Tuesday, August 23, 2005

Primarily links to the Guardian

Mark Kurlansky:

What does it mean that George W. Bush, a man who has demonstrated little ability for reflection, who is known to read no newspapers and whose headlong charge into disaster after cataclysm has shown a complete ignorance of history, who wants to throw out centuries of scientific learning and replace it with mythical mumbo-jumbo that he mistakenly calls religion, who preaches Christianity but seems to have never read the teachings of the great anti-war activist, Jesus Christ, is now spending his vacation reading my book, Salt: A World History?

Rachel Cusk on book groups:

Ashamed, I sat there wondering how the reality of life could have no power over them. It was my impression that they hadn't particularly liked any of the books they'd read, and I believed that this was because the books they'd read bore no relation to their own existence, to the kinds of houses they lived in, the relationships they had, the things they felt, their ordinary experience of sorrow, of doubt, of morality, of time. Yet it seemed they did not want to read about those things. Perhaps they wanted to escape them. At the end of the evening I asked them which book they'd enjoyed the most. Well now - they'd have to think. That meant going back a few years. The group had started as an antenatal group, you see. Somewhere along the line the books had replaced the babies. Finally they concurred: it was Barbara Kingsolver's The Poisonwood Bible, a novel too good to be "pure entertainment", though it was certainly gripping, and too political to qualify as "freak literature", though the experiences of its heroine are unusual. A novel of female experience and family life, only set in Africa with a rip-roaring storyline.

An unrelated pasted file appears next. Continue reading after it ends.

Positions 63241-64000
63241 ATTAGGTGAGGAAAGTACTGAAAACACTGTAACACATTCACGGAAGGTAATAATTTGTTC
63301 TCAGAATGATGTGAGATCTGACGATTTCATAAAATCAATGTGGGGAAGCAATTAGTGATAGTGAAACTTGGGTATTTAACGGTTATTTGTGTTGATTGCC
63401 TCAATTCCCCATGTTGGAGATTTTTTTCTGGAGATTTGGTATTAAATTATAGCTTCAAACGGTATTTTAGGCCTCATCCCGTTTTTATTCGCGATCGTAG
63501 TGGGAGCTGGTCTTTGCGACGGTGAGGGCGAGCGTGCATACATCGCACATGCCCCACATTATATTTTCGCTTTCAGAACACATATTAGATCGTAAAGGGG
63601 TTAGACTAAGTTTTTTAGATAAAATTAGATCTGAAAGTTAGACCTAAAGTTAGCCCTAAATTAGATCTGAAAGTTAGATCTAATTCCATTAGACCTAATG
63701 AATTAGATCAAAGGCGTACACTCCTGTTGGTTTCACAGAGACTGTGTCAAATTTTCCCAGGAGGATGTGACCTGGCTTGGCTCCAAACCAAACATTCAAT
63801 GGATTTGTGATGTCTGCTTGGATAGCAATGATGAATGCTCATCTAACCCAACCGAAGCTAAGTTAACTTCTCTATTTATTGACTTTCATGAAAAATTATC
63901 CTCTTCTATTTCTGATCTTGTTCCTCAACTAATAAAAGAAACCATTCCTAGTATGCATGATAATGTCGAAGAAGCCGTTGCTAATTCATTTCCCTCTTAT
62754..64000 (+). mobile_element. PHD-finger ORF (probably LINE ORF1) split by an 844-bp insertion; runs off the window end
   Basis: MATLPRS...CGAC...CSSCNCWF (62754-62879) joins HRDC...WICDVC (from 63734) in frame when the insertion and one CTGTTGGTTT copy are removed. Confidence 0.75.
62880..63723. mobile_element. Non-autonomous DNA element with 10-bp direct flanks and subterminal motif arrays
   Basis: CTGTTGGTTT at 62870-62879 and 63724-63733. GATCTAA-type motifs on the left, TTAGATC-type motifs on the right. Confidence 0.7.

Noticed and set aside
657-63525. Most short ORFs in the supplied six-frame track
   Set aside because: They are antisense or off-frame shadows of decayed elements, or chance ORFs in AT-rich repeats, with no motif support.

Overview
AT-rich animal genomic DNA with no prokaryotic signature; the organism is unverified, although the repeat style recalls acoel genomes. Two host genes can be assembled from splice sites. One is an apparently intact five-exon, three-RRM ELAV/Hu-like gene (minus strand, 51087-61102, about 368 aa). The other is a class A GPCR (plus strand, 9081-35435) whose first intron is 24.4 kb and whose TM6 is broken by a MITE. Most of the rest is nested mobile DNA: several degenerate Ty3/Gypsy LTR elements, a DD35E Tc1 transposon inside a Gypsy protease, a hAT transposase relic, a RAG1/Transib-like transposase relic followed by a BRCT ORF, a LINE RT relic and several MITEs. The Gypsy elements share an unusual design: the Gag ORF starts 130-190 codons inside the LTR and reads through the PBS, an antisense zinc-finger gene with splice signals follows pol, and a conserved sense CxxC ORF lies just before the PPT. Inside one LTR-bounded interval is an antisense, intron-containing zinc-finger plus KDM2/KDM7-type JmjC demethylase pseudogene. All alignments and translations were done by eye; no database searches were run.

Zoe Williams on what MPs plan to read on vacation (Dan Brown and J.K. Rowling):

[W]hy aren't they embarrassed? Why aren't they at least pretending a greater intellectual evolution than this? What are they trying to hide? That they really prefer Enid Blyton?

Hendrik Hertzberg:

How did we—not just Americans but human beings in general—come to be? Opinions differ, but for most of recorded history the consensus view was that people were made out of mud. Also, that the mud was originally turned into people by a being or beings who themselves resembled people, only bigger, more powerful, and longer-lived, often immortal. The early Chinese theorized that a lonely goddess, pining for company, used yellow mud to fashion the first humans. According to the ancient Greeks, Prometheus sculpted the first man from mud, after which Athena breathed life into him. Mud is the man-making material in the creation stories of Mesopotamian city-states, African tribes, and American Indian nations.

Gravity refuted:

KANSAS CITY, KS--As the debate over the teaching of evolution in public schools continues, a new controversy over the science curriculum arose Monday in this embattled Midwestern state. Scientists from the Evangelical Center For Faith-Based Reasoning are now asserting that the long-held "theory of gravity" is flawed, and they have responded to it with a new theory of Intelligent Falling.

Alice Munro's "The View From Castle Rock":

On a visit to Edinburgh with his father when he is nine or ten years old, Andrew finds himself climbing the damp, uneven stone steps of the Castle. His father is in front of him, some other men behind—it’s a wonder how many friends his father has found, standing in cubbyholes where there are bottles set on planks, in the High Street—until at last they crawl out on a shelf of rock, from which the land falls steeply away. It has just stopped raining, the sun is shining on a silvery stretch of water far ahead of them, and beyond that is a pale green and grayish-blue land, a land as light as mist, sucked into the sky.

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